News and Tribune


October 23, 2012

In the long run: Local running legend Chuck Crowley talks streaks and strategy

> SOUTHERN INDIANA — Competitive runners must really get tired of losing to Floyds Knobs resident Chuck Crowley. For the past three years, he has won his age group in the Southern Indiana Runner of the Year series. Throughout his running career, he's dominated way too many races to list.

Even if he doesn't participate in a given race, chances are that at least one of the top finishers of the event has been coached by the local legend. Over the years, he's trained more than 400 by his count.

“My favorite saying for them is 'Every day is a great day to run,'” Crowley said. “We say it's a perfect day. It's a great day. We'll make the best of every day. Every day you get to run is a great day.”

And then there's the streak.


That's how many consecutive days as of Sept. 4 that Crowley has run without a break. More than six years of pounding the pavement daily, and he shows no signs of stopping.

With Crowley's smooth, youthful face and runner's physique, many might guess him to be much younger than his 54 years. Maybe it's his healthy diet. While avoiding fried foods, he eats plenty of fruits and vegetables including a banana every morning and drinks plenty of water. Or it could be that his 41 years of running that has kept aging at bay. And then again, it might be that he surrounds himself with youth.

On a day in late August, Crowley readied the Providence High School Cross Country team for practice. Going on 13 years now, he has coached the boys and girls from PHS, even leading them to semistate as a team in his first season at the helm. After a warm-up jog and some stretching, he accompanied the kids on their weekly long run, something the students appreciate.

“He runs with us. He's not just one of those coaches that sits on the sidelines and tells you what to do. You can see his dedication and it makes you want to do better,” said PHS senior Erin Denis.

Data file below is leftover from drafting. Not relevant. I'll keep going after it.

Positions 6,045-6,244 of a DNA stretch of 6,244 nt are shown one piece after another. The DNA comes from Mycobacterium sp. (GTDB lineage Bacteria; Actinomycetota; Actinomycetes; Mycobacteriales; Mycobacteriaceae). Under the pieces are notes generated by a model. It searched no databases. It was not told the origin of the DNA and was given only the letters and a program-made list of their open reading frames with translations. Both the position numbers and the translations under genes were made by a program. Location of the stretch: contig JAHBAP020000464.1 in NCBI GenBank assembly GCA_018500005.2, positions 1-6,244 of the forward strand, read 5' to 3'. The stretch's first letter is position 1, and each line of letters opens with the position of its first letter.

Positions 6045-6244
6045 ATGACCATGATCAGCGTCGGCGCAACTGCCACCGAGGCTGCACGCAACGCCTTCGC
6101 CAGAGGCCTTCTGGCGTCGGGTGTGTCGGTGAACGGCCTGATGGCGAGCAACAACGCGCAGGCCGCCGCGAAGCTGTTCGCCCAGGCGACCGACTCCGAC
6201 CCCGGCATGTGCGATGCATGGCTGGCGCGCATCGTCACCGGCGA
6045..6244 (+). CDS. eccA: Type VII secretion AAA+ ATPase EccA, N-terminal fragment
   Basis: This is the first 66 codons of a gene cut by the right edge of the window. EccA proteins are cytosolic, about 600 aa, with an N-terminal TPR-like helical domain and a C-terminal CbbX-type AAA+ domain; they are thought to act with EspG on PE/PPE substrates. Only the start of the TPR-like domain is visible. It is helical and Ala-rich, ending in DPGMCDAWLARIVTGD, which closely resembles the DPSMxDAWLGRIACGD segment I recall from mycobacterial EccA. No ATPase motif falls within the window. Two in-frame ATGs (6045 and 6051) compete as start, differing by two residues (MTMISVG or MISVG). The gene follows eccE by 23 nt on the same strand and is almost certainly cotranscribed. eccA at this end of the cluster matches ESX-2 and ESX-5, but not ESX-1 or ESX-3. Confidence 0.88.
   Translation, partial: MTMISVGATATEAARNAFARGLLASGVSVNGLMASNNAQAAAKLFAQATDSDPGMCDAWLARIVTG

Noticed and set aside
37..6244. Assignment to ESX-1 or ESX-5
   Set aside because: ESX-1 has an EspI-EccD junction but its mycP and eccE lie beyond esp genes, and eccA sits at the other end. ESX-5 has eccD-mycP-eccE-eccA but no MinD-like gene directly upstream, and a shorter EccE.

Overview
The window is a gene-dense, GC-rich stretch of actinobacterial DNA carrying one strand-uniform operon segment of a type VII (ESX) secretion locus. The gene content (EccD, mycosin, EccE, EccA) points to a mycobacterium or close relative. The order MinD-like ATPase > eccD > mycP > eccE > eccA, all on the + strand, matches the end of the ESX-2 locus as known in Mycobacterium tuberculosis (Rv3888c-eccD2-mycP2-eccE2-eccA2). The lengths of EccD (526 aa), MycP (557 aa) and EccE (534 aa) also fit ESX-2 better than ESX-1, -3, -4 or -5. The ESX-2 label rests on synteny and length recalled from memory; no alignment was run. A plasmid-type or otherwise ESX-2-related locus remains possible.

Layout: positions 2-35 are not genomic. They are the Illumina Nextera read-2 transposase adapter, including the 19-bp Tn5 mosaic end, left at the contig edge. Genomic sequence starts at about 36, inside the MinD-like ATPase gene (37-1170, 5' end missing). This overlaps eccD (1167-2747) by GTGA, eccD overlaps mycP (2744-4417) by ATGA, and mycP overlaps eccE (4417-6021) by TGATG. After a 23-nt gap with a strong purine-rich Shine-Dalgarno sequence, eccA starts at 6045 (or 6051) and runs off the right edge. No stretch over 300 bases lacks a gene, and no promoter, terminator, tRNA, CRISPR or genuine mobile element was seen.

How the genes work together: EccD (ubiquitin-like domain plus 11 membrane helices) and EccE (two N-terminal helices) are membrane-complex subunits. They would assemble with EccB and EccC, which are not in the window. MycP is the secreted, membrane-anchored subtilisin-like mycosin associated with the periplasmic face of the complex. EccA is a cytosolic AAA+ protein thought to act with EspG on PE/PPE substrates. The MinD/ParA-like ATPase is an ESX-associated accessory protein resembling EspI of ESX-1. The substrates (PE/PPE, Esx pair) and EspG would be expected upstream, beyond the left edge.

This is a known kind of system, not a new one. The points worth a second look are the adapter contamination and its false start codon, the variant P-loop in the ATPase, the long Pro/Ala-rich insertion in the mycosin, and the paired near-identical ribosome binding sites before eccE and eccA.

Agitation never enters Crowley's voice when he speaks. And the volume remains the same, only raising his voice to cheer on his runners. He also gives them insight. While discussing an upcoming race, he explained how to pass an opponent with almost poetic prose.

“Every time you pass somebody, you take something away from them and inspire yourself,” he said.

Back in Queens, New York, Crowley learned self-motivation during his freshman year at Holy Cross High School, his first experience in running. At the time, the 5-foot, 90-pound boy didn't necessarily fit the preconceived notion of a runner. He finished mostly mid-pack.

“I always wanted to do a sport, but I wasn't good at any sports,” he said. “I was too short for basketball, too skinny for anything else.”

But Crowley didn't quit. By the end of his second year, he became the fastest runner in his class. Then, as a senior, his hard work propelled him to one of the five fastest runners in his school's history. His speed and reputation allowed him to walk-on to the cross country and track team at Indiana University. There, he obtained his 5K personal record of 15:34 while training under world-renowned coach Sam Bell. As a Hoosier, he also met his wife, Laura.

Former Providence and University of Louisville cross country coach Fred Geswein said Crowley also gives back to the running community by organizing two charitable races, the Run for the Berries and Chuck's Kiwanis 5K. Geswein gives him credit for being able to compete at such a high level while juggling the demands of life.

 “Not only has he been able to maintain his streak and his enthusiasm for competition, but he's also able to do this while he's kept a full-time job and he's raised his family,” Geswein said. “Doing all three of those at the same time is very difficult.”

To this day, Crowley continues to share the wisdom he's learned over the years. He brightens when he speaks of his love of the sport, admitting he could talk about the subject for hours. Running is such an ingrained part of his life; he can't consider the possibility of ever quitting.

“Why would I stop running?” he asked.

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